With our new programs and the shift towards the use of learning situations for the development of competencies, teachers are questioning just how they are going to manage this when they teach multi-level and multi-subject groups using an individualized approach.
Well, Colleen manages her groups in a way that is not only possible but positively supports the philosophy of our new programs.
So, we organized a visit to her classroom so that teachers from the ETSB could see how she manages her individualized classes.
What a rich experience! I was inspired by watching the class unfold and seeing how Colleen organizes student learning within the context of different courses – including labs! Her individualized classroom is truly a community of learners. Students support each other in their learning. A group of students in one science course were creating solutions for a small group in another science course for their lab activity.
I particularly liked the celebration wall, where Colleen showcases copies of the acceptance letters her students receive from CEGEPs and universities!
The result of this day will be a video to share with the rest of the province because teachers have been asking for these kinds of resources so they can take a peek into the classrooms of their peers as we transition into teaching with our new programs.
While you are waiting for the video – I invite you to listen to the latest podcast, which is a conversation that took place after the visit, about the unique student/teacher relationship in Adult Education.
We are not alone and when we realize this, anything is possible!
Thank you, Colleen, for inviting us into your classroom!
Teacher voices are incredibly powerful.
They are powerful for me because they teach me how I can best support them.
They are powerful for each other because they can support each other in this extraordinarily complex and important profession that can often feel so lonely.
They are powerful for their students because it is their teacher’s voice, their teachers’ voices, that are their prime models for learning – their anchors in learning.
And this is why Daniel records his math lessons. As he explains in this video, he records himself every day so that his students can have access to his lessons when they are ready for them – at their pace. Sometimes it is during class time when he explains things live … but sometimes it isn’t and that is ok. By recording his lessons and posting them online, he can model learning to his students wherever they are in the learning process without having to do much more than press record when he starts speaking. No extra prep, no circus sideshows with apps that do or do not need wifi or login credentials or fancy devices. As he concludes in the video:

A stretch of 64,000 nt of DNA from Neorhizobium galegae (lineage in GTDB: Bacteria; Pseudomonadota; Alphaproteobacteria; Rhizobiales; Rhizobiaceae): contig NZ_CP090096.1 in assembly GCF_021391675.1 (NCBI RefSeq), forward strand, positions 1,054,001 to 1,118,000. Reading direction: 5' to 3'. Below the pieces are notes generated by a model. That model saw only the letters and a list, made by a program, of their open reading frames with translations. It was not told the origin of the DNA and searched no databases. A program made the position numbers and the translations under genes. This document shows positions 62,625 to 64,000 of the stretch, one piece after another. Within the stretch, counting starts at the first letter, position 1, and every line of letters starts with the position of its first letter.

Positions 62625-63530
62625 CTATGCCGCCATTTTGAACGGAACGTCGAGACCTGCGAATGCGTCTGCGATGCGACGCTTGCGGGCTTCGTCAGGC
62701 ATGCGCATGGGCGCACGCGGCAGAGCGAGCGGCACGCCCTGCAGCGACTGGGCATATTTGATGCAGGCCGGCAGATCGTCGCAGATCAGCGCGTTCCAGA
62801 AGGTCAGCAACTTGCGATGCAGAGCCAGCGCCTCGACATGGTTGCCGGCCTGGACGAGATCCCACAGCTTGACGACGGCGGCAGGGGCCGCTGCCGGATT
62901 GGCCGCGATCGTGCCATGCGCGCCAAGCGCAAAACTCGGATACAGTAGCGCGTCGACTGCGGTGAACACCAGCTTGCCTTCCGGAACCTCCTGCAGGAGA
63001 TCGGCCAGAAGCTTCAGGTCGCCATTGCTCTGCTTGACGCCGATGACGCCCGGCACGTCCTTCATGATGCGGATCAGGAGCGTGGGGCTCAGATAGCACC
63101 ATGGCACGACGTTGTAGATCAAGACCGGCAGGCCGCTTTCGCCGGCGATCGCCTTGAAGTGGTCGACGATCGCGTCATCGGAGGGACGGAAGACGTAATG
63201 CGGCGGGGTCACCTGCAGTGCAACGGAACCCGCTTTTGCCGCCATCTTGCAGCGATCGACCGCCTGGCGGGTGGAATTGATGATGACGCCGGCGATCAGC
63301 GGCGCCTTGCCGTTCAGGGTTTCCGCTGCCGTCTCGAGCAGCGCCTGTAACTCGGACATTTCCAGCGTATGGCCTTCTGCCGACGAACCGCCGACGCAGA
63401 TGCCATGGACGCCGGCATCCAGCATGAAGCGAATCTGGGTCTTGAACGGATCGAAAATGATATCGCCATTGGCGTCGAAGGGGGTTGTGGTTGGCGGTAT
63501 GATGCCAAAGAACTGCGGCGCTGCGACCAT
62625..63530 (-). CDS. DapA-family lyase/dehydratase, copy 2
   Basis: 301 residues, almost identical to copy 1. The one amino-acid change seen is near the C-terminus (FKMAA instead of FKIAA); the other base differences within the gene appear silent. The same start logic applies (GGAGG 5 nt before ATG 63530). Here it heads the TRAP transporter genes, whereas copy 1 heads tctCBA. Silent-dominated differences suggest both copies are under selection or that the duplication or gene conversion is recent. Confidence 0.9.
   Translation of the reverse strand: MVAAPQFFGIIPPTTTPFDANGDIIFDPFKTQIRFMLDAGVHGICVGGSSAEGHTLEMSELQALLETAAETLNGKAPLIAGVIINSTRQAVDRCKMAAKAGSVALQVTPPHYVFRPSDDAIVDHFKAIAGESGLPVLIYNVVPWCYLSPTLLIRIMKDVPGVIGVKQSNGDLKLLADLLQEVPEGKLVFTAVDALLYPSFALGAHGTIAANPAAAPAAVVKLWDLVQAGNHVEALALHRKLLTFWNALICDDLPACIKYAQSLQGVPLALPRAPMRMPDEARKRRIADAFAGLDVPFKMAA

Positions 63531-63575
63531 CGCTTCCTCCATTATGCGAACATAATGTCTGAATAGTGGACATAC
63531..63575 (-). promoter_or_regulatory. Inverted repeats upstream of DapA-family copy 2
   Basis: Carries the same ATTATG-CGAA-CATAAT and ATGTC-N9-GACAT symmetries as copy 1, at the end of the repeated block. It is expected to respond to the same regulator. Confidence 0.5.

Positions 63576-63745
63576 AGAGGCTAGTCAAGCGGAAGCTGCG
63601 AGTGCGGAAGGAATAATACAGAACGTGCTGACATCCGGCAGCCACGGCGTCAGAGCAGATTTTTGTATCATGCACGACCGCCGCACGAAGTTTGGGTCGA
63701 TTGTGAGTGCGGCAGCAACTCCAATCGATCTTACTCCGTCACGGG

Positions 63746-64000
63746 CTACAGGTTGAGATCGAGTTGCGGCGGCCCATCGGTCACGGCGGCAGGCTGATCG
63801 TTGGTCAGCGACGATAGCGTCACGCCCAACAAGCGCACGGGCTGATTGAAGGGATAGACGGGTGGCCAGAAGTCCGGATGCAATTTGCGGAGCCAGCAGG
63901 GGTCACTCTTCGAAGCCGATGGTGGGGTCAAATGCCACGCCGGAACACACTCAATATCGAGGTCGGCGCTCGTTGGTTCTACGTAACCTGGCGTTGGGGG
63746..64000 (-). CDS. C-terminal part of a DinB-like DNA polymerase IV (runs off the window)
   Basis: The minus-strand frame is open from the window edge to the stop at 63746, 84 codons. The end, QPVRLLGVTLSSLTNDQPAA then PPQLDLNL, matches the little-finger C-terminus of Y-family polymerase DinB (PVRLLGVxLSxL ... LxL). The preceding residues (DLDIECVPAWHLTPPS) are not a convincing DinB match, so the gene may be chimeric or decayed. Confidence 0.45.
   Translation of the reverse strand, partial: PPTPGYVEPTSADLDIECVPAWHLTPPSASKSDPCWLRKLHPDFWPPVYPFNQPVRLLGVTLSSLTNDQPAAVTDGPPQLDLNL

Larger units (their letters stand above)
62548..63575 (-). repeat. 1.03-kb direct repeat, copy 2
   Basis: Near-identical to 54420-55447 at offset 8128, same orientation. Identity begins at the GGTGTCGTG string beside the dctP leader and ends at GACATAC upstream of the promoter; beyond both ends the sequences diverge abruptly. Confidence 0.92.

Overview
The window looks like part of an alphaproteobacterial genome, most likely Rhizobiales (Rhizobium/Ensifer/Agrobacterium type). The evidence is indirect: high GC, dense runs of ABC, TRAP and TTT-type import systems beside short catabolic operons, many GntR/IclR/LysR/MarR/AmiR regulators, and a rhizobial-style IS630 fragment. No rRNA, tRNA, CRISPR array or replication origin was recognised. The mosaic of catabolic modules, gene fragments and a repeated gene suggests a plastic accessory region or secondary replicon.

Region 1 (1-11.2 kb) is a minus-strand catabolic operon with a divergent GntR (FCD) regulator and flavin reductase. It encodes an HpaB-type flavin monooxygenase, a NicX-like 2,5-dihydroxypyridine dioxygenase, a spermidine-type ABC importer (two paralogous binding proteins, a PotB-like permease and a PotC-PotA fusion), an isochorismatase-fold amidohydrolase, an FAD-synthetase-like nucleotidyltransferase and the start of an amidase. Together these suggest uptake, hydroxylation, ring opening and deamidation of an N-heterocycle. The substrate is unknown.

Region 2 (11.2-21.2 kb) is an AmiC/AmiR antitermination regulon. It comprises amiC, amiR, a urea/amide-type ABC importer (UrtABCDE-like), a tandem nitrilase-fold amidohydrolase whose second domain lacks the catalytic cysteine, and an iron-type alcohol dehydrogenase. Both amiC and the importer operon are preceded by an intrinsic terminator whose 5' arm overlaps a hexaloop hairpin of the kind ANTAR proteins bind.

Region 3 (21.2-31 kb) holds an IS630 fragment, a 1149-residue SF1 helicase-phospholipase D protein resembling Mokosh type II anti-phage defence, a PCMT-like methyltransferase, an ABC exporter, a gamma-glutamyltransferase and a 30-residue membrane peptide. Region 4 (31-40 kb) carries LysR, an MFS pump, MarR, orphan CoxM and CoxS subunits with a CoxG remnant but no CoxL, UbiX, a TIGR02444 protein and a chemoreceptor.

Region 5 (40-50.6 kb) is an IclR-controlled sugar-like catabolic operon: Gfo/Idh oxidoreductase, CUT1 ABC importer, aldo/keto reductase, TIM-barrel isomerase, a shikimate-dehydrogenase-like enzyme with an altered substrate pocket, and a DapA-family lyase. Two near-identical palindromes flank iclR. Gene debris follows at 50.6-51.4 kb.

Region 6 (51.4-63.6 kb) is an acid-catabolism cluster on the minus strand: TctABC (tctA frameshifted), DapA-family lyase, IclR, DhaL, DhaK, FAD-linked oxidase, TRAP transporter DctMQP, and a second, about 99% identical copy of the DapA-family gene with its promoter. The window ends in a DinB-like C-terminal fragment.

“It assures the students that, you know what? If I don’t get it now, it’s ok! I don’t have to beat myself up about it right now. I can always go back later and then learn this thing.“
And if this weren’t enough, it is only one of the areas where teachers voices hold power.
It was through feedback sessions with teachers that I learned of the need for videos like Daniel’s. Last spring, my colleague, Avi Spector, and I went to an adult education centre to present something that the teachers ended up absolutely hating but that particular afternoon became incredibly valuable to me (to both of us, I think). Why? Because some of the teachers let us know that they hated it (beyond just falling asleep in the back of the room) and let us know what they needed from us. They said, you know what would be valuable to us? Concrete examples of good teacher practice going on in Quebec Adult Education Centres. Some might think that flop of an afternoon PD session was a disaster but it changed the course of how I support the educators I work for. This is the power of teacher voice for me and I am hopeful that videos such as Daniel’s story above (and Julie and Michelle’s story, here) hold proof of the power of teacher voice for each other.
(If you are interested in Daniel’s approach, a good place to start to learn more about it is on this PD Mosaic tile about Blended Learning.
If you know a teacher who is doing something great in their classroom with technology or if you are doing something interesting yourself – please let me know about it so we can share even more stories. Find me @tracyrosen on Twitter)